The hollyhocks comprise about 60 species of flowering plants in the genus Alcea (Ál-ce-a) in the mallow family Malvaceae, native to southwest and central Asia. They are biennial or short-lived perennial plants growing to 3.5 m tall, with broad, rounded, palmately lobed leaves and numerous flowers, pink or yellow in the wild species, on the erect central stem.
Hollyhocks are popular garden ornamental plants, cultivars selected, particularly from A. rosea. The flowers have been selected for variations in color, with dark purple, red and white-flowered plants available in addition to the colors found in wild plants.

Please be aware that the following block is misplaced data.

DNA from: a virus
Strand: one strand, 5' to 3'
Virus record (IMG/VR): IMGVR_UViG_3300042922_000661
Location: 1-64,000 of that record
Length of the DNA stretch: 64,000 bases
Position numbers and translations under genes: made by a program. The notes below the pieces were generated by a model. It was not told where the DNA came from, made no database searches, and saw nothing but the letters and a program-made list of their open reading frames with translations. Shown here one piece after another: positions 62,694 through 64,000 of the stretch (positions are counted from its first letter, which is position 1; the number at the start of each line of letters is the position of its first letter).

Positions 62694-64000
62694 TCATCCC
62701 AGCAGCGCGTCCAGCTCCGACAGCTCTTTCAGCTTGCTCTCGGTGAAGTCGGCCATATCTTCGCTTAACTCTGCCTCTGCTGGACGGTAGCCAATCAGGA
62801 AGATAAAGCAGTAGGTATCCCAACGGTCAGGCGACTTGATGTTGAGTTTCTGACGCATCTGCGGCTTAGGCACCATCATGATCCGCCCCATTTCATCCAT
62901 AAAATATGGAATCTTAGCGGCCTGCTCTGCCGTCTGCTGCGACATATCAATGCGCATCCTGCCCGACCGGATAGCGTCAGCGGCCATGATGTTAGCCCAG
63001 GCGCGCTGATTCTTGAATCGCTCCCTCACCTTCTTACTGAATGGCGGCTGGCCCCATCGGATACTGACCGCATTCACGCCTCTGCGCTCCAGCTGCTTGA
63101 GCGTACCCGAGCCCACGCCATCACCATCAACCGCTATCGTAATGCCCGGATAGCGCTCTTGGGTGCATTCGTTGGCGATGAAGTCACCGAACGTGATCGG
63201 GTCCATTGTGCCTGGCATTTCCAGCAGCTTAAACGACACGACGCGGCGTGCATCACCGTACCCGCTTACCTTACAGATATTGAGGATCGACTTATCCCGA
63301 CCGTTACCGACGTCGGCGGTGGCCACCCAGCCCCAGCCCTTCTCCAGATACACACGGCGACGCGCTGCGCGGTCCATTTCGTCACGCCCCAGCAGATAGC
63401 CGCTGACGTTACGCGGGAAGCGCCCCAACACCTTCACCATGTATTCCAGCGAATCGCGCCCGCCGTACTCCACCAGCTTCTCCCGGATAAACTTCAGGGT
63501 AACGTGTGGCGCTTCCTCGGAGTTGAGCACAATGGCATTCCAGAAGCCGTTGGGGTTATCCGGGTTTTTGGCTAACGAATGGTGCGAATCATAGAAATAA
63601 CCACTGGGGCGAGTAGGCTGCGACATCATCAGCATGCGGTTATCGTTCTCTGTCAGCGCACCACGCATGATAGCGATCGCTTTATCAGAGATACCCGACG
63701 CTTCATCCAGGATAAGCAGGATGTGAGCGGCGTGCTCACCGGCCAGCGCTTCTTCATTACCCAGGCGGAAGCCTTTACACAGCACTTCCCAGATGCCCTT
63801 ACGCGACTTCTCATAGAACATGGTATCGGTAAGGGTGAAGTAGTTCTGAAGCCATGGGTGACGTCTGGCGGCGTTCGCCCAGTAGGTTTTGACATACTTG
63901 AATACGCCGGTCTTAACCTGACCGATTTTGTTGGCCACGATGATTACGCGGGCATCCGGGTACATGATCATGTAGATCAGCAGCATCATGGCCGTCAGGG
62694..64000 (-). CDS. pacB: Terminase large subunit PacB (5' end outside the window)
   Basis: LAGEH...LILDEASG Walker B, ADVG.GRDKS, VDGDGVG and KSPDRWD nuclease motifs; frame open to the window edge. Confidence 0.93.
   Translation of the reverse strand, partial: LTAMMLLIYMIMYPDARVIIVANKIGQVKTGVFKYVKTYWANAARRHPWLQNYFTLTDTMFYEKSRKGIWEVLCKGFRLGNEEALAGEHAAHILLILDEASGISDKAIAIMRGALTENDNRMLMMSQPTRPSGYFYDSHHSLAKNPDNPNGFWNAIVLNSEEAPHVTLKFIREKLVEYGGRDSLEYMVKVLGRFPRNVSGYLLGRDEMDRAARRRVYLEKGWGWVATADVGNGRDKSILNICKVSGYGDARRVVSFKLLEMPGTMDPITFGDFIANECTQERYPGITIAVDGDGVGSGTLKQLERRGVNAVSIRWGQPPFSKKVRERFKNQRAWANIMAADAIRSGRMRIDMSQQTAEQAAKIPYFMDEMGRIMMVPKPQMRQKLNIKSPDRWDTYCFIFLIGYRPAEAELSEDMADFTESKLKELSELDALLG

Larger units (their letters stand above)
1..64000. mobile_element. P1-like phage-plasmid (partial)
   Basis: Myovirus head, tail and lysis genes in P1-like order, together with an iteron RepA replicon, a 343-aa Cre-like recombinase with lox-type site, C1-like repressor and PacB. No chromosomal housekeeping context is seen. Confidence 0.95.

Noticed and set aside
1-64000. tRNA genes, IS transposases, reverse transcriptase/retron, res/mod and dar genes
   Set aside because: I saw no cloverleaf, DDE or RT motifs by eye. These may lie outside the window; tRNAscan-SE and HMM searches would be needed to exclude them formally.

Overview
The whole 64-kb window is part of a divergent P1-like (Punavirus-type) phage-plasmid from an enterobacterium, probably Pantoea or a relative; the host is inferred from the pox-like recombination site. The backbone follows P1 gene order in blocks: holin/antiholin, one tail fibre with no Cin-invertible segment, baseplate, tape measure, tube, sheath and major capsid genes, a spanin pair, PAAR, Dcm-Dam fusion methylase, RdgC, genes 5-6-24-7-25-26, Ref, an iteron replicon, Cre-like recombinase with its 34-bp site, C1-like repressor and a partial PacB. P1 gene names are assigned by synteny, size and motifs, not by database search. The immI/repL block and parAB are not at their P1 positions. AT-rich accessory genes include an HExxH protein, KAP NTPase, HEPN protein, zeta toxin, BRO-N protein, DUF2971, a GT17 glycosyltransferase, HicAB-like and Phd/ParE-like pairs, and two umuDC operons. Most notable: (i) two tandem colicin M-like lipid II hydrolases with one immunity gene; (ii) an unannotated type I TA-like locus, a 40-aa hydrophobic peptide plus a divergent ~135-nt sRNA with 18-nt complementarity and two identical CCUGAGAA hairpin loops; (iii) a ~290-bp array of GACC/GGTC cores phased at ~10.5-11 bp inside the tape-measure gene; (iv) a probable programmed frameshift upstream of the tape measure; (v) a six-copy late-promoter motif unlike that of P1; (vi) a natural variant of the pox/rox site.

Hollyhocks are very drought resistant, and do well in full sun locations that might be too hot or dry for other plants. They produce large, flat coin-shaped seeds (1/2" diameter) that seem to grow easily wherever they drop. While an individual plant might only live a handful of years, by that time chances are good it will leave plenty of descendants. They have very long taproots which make transplanting difficult.